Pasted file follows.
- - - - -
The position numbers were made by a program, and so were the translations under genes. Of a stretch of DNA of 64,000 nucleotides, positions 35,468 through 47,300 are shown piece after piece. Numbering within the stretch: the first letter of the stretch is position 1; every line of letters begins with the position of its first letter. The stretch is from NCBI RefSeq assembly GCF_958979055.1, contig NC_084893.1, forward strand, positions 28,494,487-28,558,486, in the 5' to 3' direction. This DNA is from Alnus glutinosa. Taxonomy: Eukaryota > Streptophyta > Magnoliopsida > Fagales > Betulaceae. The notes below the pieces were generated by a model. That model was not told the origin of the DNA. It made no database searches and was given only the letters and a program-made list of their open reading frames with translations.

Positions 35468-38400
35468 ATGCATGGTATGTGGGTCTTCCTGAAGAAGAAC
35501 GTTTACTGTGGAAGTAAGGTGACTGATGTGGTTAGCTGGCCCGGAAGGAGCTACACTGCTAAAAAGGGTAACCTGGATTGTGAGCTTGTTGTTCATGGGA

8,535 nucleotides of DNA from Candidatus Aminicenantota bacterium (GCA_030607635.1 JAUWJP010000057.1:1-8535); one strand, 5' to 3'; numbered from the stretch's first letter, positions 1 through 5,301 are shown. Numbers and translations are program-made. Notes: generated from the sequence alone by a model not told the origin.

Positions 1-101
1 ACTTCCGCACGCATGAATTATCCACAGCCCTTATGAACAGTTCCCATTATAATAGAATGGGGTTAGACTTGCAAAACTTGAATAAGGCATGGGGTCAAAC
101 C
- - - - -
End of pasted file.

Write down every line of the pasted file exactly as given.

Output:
The position numbers were made by a program, and so were the translations under genes. Of a stretch of DNA of 64,000 nucleotides, positions 35,468 through 47,300 are shown piece after piece. Numbering within the stretch: the first letter of the stretch is position 1; every line of letters begins with the position of its first letter. The stretch is from NCBI RefSeq assembly GCF_958979055.1, contig NC_084893.1, forward strand, positions 28,494,487-28,558,486, in the 5' to 3' direction. This DNA is from Alnus glutinosa. Taxonomy: Eukaryota > Streptophyta > Magnoliopsida > Fagales > Betulaceae. The notes below the pieces were generated by a model. That model was not told the origin of the DNA. It made no database searches and was given only the letters and a program-made list of their open reading frames with translations.

Positions 35468-38400
35468 ATGCATGGTATGTGGGTCTTCCTGAAGAAGAAC
35501 GTTTACTGTGGAAGTAAGGTGACTGATGTGGTTAGCTGGCCCGGAAGGAGCTACACTGCTAAAAAGGGTAACCTGGATTGTGAGCTTGTTGTTCATGGGA

8,535 nucleotides of DNA from Candidatus Aminicenantota bacterium (GCA_030607635.1 JAUWJP010000057.1:1-8535); one strand, 5' to 3'; numbered from the stretch's first letter, positions 1 through 5,301 are shown. Numbers and translations are program-made. Notes: generated from the sequence alone by a model not told the origin.

Positions 1-101
1 ACTTCCGCACGCATGAATTATCCACAGCCCTTATGAACAGTTCCCATTATAATAGAATGGGGTTAGACTTGCAAAACTTGAATAAGGCATGGGGTCAAAC
101 C